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Kramnik vs Topalov, 2006
Toiletgate in Elista

In 2006, the schism which began with the Kasparov-Short World Championship was to finally end, unifying the World Championship title after 13 long years. Bulgarian grandmaster Veselin Topalov, the winner of the 2005 FIDE World Championship in San Luis was due to play Vladimir Kramnik, the Classical World Champion, and the winner was to emerge as the single, unified, World Chess Champion.

 Kramnik-Topalov 2006
 Kramnik and Topalov, Elista 2006
The contest began with Kramnik winning both of the first two games, and due to the extreme brevity of the match (a mere 12 games) this established an early commanding lead. After two more drawn games, on a rest day, Topalov's manager Silvio Danailov, issued a press release which threatened to abort the match. The press release read, in part:

The careful study of the video recordings from the rest rooms done by the technical experts of the Bulgarian team revealed the following facts which we would herewith like to bring to your attention:

  1. After each move Mr. Kramnik immediately heads to the rest room and from it directly to the bathroom. During every game he visited the relaxation room 25 times at the average and the bathroom more than 50 times - the bathroom is the only place without video surveillance.
  2. Unlike Mr. Kramnik, the World Champion Veselin Topalov spends his time mainly at the playing table. The average number of times he visited the rest room and the bathroom is 8 and 4 respectively.
In our opinion these facts are quite strange, if not suspicious. ... Should this extremely serious problem remain unsolved by 10.00 o'clock tomorrow (September 29th, 2006), we would seriously reconsider the participation of the World Champion Veselin Topalov in this match. [1]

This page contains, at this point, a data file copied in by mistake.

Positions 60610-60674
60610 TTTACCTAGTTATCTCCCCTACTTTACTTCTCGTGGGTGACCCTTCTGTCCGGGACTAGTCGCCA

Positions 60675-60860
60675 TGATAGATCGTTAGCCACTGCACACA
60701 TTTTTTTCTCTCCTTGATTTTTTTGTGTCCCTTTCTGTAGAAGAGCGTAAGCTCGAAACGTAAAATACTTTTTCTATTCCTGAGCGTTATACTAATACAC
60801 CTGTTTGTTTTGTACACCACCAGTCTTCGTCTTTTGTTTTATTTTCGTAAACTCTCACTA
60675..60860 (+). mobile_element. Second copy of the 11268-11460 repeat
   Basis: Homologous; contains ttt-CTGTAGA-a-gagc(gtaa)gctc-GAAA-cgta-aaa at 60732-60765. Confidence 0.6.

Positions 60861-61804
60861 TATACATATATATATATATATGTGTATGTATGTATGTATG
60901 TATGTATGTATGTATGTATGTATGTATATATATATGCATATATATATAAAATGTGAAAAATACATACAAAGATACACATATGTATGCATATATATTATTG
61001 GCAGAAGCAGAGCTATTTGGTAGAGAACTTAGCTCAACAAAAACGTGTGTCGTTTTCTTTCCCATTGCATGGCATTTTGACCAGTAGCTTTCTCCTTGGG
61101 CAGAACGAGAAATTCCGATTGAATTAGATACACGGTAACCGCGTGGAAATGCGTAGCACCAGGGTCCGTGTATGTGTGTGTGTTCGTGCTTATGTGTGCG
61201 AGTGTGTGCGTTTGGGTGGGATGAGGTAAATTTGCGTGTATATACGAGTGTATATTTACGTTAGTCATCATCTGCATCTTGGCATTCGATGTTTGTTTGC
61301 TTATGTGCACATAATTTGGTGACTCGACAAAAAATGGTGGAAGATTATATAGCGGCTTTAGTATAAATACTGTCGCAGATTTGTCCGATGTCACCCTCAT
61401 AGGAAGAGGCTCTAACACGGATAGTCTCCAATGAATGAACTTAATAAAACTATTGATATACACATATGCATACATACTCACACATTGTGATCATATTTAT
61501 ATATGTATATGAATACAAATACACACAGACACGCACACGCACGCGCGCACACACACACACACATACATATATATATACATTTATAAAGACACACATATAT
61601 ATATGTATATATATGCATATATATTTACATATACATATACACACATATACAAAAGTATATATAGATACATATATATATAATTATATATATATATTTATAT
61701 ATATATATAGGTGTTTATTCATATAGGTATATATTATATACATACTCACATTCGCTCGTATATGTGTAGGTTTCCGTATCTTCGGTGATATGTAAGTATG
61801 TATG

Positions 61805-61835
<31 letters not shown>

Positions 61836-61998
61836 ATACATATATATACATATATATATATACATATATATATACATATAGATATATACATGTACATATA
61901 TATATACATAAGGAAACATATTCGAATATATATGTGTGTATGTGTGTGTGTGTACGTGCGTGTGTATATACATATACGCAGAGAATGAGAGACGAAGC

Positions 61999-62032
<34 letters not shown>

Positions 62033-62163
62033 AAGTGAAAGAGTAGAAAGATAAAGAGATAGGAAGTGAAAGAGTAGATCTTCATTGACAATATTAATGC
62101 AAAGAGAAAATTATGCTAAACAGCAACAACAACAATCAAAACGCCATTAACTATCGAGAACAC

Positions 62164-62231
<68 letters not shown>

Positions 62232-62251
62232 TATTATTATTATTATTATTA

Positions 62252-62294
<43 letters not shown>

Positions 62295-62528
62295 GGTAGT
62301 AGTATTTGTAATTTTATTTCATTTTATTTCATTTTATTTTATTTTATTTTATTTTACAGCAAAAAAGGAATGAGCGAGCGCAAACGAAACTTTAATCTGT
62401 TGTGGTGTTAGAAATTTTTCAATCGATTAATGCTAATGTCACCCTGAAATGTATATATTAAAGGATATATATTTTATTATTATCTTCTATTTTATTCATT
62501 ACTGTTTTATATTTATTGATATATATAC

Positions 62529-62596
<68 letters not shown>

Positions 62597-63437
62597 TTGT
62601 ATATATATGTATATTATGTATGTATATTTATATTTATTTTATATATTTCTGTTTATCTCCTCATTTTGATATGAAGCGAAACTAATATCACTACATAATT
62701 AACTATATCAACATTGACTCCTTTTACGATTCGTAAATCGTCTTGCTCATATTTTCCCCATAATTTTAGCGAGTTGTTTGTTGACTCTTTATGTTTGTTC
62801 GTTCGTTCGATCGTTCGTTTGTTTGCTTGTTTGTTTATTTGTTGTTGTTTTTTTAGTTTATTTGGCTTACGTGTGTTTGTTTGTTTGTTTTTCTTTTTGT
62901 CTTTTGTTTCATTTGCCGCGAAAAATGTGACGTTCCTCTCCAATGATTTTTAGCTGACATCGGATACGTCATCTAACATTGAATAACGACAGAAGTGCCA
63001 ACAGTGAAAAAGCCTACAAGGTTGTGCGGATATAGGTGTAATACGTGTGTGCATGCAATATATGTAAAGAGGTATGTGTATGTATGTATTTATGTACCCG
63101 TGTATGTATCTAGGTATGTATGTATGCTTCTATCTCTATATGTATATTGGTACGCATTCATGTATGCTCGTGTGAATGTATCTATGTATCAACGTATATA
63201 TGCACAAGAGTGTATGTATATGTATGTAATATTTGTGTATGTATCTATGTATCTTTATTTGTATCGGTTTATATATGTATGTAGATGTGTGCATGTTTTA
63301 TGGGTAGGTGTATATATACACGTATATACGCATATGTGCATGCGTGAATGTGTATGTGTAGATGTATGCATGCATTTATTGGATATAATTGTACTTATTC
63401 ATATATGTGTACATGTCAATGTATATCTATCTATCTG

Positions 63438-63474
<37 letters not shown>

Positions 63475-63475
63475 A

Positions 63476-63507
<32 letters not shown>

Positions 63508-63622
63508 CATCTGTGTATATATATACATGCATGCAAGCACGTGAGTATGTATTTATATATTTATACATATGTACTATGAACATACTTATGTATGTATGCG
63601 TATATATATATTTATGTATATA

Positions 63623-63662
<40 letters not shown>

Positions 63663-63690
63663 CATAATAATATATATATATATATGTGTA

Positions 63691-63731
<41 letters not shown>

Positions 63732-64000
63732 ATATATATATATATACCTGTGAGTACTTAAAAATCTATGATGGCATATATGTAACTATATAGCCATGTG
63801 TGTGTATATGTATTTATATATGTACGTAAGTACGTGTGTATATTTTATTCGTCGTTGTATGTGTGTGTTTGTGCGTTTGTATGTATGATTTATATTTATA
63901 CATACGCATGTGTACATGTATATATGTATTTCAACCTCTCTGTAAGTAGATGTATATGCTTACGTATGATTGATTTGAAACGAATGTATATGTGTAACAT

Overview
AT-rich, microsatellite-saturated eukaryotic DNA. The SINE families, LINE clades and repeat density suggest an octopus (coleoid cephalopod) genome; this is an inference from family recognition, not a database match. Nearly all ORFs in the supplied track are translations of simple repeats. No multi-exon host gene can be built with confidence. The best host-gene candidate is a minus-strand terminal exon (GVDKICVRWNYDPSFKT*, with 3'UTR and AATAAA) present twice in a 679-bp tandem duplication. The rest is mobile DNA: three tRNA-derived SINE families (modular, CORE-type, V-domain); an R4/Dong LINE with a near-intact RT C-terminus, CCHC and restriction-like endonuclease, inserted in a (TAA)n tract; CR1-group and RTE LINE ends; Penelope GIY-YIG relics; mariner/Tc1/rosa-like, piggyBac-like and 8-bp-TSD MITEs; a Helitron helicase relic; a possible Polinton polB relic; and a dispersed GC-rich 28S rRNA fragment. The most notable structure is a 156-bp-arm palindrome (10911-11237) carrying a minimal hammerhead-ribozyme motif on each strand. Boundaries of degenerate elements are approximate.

The FIDE Appeals Committee, after viewing the video tapes, found that the frequency of Kramnik's visits to the toilet had been exaggerated, but nevertheless took these allegations seriously, and decreed that the private toilets would be closed and a common toilet opened for both players.

Kramnik Forfeits Kramnik's team rejected this decision, declaring: "The protests of the Topalov team and the suspicions in the press release of Mr. Topalov are utterly disgraceful and are touching Mr. Kramnik's privacy."[2] Kramnik refused to play under the altered conditions, and as a result, Kramnik forfeited game 5.

In a state of chaos, the match was placed on hold while FIDE President Kirsan Ilyumzhinov flew to Elista in the hope for bringing a solution to this crisis, which by this time had been given the pejorative name, "Toiletgate." After several days of strife and intense negotiations, Ilyumzhinov declared that the match would continue. The members of the Appeals Committee had been replaced, the access to the toilets was restored, and the forfeited game 5 would remain a loss for Kramnik.